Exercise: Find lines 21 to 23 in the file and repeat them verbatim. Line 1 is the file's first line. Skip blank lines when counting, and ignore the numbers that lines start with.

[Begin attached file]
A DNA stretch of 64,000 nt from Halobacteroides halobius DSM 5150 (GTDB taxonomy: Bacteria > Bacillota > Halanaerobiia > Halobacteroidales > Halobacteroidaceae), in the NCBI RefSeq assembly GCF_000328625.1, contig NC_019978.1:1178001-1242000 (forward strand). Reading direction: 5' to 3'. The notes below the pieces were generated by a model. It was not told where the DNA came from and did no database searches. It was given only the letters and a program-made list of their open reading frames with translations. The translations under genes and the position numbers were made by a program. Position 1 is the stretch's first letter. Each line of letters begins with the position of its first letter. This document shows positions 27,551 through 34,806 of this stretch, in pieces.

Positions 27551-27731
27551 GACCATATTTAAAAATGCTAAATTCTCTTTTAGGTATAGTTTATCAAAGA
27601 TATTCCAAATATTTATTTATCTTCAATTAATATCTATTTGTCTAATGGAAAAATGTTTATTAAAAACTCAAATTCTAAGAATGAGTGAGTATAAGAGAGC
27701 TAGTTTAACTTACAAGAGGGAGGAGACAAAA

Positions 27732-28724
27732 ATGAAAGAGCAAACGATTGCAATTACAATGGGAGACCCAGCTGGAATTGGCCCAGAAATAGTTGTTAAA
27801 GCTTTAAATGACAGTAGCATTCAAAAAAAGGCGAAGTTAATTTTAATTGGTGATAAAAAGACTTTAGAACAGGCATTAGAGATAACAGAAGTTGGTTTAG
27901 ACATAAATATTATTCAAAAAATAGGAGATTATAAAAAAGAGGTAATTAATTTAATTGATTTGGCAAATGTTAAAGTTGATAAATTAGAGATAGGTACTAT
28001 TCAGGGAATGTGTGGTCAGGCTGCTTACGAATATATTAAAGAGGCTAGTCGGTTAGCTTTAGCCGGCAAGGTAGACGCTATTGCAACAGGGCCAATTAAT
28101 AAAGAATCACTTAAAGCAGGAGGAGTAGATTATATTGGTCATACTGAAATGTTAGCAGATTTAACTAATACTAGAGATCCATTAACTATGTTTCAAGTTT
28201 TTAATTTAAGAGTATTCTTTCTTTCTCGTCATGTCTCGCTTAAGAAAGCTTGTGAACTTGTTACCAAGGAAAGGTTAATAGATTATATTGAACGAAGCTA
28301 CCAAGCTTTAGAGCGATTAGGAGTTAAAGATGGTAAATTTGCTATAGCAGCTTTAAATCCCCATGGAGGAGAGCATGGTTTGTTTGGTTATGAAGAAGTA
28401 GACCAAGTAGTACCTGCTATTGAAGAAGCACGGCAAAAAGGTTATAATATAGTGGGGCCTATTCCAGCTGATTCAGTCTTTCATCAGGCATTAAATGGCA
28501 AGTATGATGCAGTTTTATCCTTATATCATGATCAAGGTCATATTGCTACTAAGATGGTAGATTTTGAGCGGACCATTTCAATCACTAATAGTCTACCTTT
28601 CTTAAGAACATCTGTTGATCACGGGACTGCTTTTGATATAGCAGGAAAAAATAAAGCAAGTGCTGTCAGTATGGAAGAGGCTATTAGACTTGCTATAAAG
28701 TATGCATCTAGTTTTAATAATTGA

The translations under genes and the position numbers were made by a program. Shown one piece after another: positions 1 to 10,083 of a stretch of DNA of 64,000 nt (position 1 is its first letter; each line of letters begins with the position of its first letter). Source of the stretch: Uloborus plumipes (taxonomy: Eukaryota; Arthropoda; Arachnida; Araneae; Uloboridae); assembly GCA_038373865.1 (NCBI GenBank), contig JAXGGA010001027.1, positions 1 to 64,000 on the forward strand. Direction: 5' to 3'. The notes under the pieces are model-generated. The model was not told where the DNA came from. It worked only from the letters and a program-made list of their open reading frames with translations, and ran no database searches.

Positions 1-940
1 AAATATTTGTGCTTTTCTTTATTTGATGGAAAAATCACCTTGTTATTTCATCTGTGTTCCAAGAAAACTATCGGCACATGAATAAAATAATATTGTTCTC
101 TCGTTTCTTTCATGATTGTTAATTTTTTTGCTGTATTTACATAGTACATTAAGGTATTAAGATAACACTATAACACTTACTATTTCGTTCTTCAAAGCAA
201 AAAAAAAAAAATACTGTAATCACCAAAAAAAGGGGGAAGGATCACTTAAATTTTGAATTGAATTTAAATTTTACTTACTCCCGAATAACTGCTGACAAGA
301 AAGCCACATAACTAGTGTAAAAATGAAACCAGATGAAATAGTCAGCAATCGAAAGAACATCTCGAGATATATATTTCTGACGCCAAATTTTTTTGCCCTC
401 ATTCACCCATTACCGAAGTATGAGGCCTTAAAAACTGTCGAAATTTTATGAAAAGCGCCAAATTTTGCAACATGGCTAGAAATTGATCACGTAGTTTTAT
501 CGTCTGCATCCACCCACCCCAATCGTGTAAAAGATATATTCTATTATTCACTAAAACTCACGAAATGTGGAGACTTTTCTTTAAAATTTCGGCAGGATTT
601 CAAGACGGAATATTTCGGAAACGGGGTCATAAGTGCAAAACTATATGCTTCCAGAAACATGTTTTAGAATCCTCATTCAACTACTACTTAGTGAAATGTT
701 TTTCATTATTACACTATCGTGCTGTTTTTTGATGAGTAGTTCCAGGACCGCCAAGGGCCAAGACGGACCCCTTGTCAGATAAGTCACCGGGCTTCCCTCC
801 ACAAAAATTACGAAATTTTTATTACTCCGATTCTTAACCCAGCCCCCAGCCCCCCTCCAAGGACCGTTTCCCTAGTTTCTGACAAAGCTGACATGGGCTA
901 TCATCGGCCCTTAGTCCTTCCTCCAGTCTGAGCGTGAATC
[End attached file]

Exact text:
101 TCGTTTCTTTCATGATTGTTAATTTTTTTGCTGTATTTACATAGTACATTAAGGTATTAAGATAACACTATAACACTTACTATTTCGTTCTTCAAAGCAA
201 AAAAAAAAAAATACTGTAATCACCAAAAAAAGGGGGAAGGATCACTTAAATTTTGAATTGAATTTAAATTTTACTTACTCCCGAATAACTGCTGACAAGA
301 AAGCCACATAACTAGTGTAAAAATGAAACCAGATGAAATAGTCAGCAATCGAAAGAACATCTCGAGATATATATTTCTGACGCCAAATTTTTTTGCCCTC